When you’re looking for the ways that women build at Habitat, you can start at the top. Women lead at Habitat East Bay/Silicon Valley from the highest levels of management, and that includes our Chief Financial Officer and Chief Operations Officer, Jean Bridges.
Jean has spent nearly her entire career in affordable housing and construction, which not only makes her a perfect fit at Habitat, but also a seasoned and capable leader. In her capacities as CFO and COO, Jean works to ensure we have the resources, planning, procedures, and tools “to fulfill our mission and serve our community.”
Jean’s steady and determined leadership couldn’t have come at a better time.
Less than a year into her tenure on our Senior Management Team, “our worlds got turned upside down with the pandemic,” she remembers. With Jean at the helm of our Finance and Operations teams, Habitat East Bay/Silicon Valley has been able to build more and serve more people than ever, even in this time of crisis and upheaval. And it’s that spirit of service that makes the job most satisfying: “It is really fun to celebrate our ‘wins’ together,” Jean says of the Habitat team, “whether that’s the discovery of a new path forward to enable us to build more, the approval of a new project, the completion of a project or a home, or a shared celebration of success in a great donation and how we were able to utilize it.”
“In other words, just the visibility of diversity in leadership is important in its own right. Leaders from a diversity of circumstances and backgrounds let people know that it is possible for them.”
Jean is all too aware not only of the importance of her role, but the symbolism of it – particularly in a role traditionally dominated by men. “I think people who are growing in their careers being able to see the leadership paradigm shift and become more inclusive is important,” Jean points out. “In other words, just the visibility of diversity in leadership is important in its own right. Leaders from a diversity of circumstances and backgrounds let people know that it is possible for them.”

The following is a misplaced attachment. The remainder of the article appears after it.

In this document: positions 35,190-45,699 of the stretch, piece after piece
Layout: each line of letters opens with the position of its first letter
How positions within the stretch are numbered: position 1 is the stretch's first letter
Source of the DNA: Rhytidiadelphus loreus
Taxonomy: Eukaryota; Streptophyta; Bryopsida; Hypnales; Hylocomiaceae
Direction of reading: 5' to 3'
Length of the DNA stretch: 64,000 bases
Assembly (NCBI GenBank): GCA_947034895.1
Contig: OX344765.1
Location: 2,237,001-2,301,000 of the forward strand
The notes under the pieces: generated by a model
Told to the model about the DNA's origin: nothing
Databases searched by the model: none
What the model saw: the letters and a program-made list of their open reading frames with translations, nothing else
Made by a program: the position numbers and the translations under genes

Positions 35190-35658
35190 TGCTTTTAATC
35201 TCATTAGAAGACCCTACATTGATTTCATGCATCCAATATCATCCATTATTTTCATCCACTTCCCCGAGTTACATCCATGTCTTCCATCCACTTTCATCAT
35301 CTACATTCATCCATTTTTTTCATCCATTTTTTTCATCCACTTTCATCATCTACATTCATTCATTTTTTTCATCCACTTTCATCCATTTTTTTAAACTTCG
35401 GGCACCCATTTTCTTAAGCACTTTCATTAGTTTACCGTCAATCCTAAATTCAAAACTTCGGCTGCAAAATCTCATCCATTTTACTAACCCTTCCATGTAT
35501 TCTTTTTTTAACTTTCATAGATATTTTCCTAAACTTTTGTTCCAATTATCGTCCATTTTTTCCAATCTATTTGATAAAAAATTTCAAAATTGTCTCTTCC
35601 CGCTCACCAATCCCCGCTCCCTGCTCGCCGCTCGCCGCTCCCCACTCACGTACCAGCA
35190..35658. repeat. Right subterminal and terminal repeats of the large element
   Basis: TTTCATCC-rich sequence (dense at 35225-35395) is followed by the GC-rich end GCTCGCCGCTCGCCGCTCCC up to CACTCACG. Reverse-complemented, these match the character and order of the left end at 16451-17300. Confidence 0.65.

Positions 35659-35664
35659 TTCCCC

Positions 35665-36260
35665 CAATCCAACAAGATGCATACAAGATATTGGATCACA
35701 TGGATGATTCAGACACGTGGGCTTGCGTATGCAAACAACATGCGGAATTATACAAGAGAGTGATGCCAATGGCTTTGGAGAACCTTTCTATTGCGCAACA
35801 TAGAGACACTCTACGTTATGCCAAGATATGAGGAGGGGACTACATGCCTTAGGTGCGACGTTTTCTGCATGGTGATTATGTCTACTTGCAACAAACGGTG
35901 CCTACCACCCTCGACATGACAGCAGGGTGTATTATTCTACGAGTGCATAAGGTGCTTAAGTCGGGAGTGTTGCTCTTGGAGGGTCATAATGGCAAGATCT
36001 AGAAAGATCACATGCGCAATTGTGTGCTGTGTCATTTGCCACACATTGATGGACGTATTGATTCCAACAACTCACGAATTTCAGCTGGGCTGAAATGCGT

When it comes to empowering women, Jean looks also to the people and families Habitat serves. It is key that Habitat’s work benefits so many other women because “in many ways,” Jean says, “women are the engines in their families and communities.”
Jean appreciates the fact that Habitat’s mission serves to foster equity and justice in so many ways, particularly when it comes to homeownership. “Homeownership has been the way that many in the United States have managed to build generational wealth for their families,” Jean says. By bringing this opportunity within reach of more families in an equitable way, “it means that there can be wealth-building and stability and growth and all the other wonderful things that come with homeownership for a broad swath of people – for the many, not the few.”
For anyone interested in supporting Habitat, Jean welcomes the help and believes the benefit goes both ways. “I think everyone can find something rewarding about being involved in Habitat,” she says. For Jean, so much of the reward in Habitat comes from the community that manifests our mission, and she is grateful for it: “I have found purpose and direction in waking up each day to join all of you in doing this work.”